You think that take is hot? Here's one that's incendiary. Ready?
If they don't get new leadership, then...
The Astros should tear it all down to the studs and start over.
Yeah, I know. Hear me out, because it's probably not exactly what you think.
First of all, hello everybody. Long time no see. For those who weren't around from, I dunno, 2015 until 2018 or 2019 (honestly, the dates get a little fuzzy for me at this point), I used to be a writer here. Not a very good one, mind you, but I did do it. It was fun, for a while. Then it wasn't.
But that's probably enough about that.
I also have drifted away from the sport over the last couple years more and more, and with the absolute fecal festival in the Astros front office last offseason coupling with new rules changes I personally find abhorrent (yep, hi, you found the one person on earth who despises this season's rule changes...I'm chock full of takes you'll hate, just ask the old hands), it was very easy for the first four months or so of this season to tune out entirely, for me. I've been focusing on fiction writing, hanging out with my kids...you know. The good stuff.
But here down the stretch, I drifted back and started watching again, mostly because my whole family surrounds me all the time with it and they still ask me questions and things, so I figured, it's on here in the house, I might as well have some way to answer them when they ask me things.
All season long, the questions have had a similar overarching theme:
"What's wrong with Bregman?"
"What happened to our pitching?"
"What, did the real Jeremy Pena fall down a well?"
On and on. And sure, there have been some positive surprises this year. I don't think anyone really expected Mauricio Dubón to be a particularly good baseball player - and he hasn't been, really, clocking in at a 99 wRC+ with 1.8 fWAR (in basically a full season's worth of playing time) and a paper-thin .313 wOBA.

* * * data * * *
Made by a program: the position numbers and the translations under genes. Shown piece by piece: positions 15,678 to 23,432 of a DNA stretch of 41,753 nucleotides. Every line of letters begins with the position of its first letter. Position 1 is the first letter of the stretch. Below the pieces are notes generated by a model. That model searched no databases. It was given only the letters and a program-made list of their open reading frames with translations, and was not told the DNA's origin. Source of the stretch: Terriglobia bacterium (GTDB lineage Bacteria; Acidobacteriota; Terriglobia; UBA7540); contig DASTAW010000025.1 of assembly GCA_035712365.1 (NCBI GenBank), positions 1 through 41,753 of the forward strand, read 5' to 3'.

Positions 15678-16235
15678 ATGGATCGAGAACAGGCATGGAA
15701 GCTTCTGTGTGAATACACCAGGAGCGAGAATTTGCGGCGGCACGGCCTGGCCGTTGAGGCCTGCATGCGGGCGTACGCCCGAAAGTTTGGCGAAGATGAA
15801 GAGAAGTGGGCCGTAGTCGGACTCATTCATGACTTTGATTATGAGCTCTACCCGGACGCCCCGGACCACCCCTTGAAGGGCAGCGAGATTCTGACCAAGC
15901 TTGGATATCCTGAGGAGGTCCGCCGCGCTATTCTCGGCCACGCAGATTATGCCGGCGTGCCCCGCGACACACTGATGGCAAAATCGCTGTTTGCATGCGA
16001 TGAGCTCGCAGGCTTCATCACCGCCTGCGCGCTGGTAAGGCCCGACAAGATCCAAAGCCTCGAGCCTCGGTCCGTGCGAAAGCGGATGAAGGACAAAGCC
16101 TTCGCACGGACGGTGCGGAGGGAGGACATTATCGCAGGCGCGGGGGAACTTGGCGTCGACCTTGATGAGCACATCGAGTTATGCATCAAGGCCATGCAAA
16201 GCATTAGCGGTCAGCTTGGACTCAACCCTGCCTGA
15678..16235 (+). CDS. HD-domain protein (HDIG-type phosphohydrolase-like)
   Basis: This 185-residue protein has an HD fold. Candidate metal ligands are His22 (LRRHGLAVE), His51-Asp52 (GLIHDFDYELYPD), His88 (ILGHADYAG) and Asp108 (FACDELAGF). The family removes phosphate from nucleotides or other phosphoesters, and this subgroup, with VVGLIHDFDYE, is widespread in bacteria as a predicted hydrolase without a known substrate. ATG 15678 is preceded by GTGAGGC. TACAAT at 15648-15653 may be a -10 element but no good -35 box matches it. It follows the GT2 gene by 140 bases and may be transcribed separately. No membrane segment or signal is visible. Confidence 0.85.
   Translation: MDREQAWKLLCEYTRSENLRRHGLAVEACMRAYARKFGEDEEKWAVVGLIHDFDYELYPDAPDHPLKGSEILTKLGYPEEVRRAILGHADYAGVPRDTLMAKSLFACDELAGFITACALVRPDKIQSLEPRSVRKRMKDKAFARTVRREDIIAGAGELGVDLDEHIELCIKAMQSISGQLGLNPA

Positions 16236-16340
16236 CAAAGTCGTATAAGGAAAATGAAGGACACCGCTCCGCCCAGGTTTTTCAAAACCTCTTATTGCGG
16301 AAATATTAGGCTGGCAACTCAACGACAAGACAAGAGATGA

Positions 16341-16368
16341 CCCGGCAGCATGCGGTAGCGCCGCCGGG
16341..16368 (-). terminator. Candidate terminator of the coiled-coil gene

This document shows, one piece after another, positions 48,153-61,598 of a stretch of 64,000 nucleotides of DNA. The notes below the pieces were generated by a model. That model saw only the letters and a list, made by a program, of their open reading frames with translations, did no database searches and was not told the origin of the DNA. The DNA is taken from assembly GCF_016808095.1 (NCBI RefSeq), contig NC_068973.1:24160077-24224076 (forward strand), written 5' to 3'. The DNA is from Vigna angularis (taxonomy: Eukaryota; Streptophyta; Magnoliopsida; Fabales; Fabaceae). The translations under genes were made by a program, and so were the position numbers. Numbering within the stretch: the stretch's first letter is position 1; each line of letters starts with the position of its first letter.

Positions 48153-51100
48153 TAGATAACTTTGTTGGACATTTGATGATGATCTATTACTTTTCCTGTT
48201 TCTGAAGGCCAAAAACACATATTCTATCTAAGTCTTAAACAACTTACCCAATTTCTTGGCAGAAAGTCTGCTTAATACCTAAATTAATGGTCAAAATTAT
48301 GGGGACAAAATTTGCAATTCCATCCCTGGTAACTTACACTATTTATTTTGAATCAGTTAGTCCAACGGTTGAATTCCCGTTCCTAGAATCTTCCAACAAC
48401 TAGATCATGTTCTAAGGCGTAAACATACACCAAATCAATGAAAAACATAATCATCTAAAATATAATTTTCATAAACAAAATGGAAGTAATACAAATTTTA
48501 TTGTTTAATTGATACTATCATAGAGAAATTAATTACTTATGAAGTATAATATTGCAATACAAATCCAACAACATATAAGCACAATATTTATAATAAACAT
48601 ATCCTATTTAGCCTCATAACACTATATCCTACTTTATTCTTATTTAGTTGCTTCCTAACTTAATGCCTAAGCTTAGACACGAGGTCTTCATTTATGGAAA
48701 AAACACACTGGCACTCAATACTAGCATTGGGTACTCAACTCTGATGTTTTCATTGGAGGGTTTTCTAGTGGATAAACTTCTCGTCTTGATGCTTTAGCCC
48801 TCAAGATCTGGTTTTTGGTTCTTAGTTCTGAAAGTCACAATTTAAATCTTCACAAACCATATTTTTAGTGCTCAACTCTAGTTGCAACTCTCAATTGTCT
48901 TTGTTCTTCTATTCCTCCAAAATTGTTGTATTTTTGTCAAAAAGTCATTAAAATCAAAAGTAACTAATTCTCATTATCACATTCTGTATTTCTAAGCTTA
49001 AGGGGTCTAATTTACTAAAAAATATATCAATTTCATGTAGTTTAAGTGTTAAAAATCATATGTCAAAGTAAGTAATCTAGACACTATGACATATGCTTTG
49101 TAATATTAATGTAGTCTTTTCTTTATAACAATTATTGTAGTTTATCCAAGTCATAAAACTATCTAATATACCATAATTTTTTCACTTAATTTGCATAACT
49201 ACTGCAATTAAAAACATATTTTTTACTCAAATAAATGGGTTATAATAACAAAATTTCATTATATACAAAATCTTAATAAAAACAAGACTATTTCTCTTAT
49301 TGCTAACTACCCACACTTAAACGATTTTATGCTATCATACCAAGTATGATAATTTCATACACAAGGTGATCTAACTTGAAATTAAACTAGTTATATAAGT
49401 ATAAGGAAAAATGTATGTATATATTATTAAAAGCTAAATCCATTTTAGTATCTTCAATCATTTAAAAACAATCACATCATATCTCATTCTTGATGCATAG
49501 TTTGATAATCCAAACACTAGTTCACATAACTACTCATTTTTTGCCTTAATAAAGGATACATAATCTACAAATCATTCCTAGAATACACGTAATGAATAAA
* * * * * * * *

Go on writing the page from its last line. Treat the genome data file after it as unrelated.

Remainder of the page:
He's played well enough, and was hot enough out the gate while Altuve was missing, to make it forgiveable if you forgot to check the deeper performance metrics with him and just let yourself believe he was playing really well.
Of course, much has been written here and elsewhere about Chas McCormick's surge this season. What a heck of a year for him.
Jose Altuve, Yordan Alvarez, and Kyle Tucker are all basically themselves, though with some lower aggregate stats than we might expect thanks to missed time on the injury list.
But, seriously, take a good hard look at a majority of the roster, and the more you look at their overall performance (the real stats, folks, remember: batting average and RBIs and such aren't the "statistics" you want to be looking at if you're trying to really understand the performance value of baseball players) across the roster and compare it to years past - even last year - the clearer it all gets.
The Astros should tear down and start over.
That's not because the Astros aren't still a good team right now. They are. Most of the pieces - despite down seasons from a large percentage of the roster mysteriously all at the same time this season - are the guys who won the World Series just last season, and who've been to the ALCS a bunch of years in a row coming into 2023. They didn't stop being those guys.
But maybe those guys were more a product of the pristine data they received than the general public has largely acknowledged.
Nowhere on the roster has the post-Luhnow regime dropoff been more pronounced than in Alex Bregman, who went from looking like a perennial MVP candidate, and a top five player in the league, in 2019 to...well, still a good player. Hovering in the 120s with your wRC+ isn't really anything to sneeze at, and that's where he's been since Luhnow left. He started abysmally this season, struggled to adjust for months, and then slowly began clawing his way back to where he is now at the end of the year, which is slightly down from the "very good, maybe even an occasional All-Star" type of player he's been since 2020. Despite ostensibly being in his prime now at 29 years of age, he's no longer an 8-win player. He's more like a 4- or 5-win player. And that's still a very good player, but...when you're banking on the 8-win player, like many were after 2019, getting a little more than half of that is quite the drop-off.
Recent rookie crops (like the banger class that surprised the baseball world in 2022, when Hunter Brown and Jeremy Pena appeared on the scene and looked to be long-term mainstays anchoring their respective sides of the baseball) have suffered the largest drop-off from 2022 to 2023, I think would be a fair assertion. Brown has seen his GB% plummet as his LD% and FB% take off, he's giving up a lot more hard contact than he was, his SIERA and FIP and FIP+/- have all tanked relative to his debut last season...it's a mess. I haven't done a very deep dive into his pitch data and the spin metrics and stuff, but I'd be willing to bet there's a marked decline from 2022 to 2023 there, as well, especially in aggregate.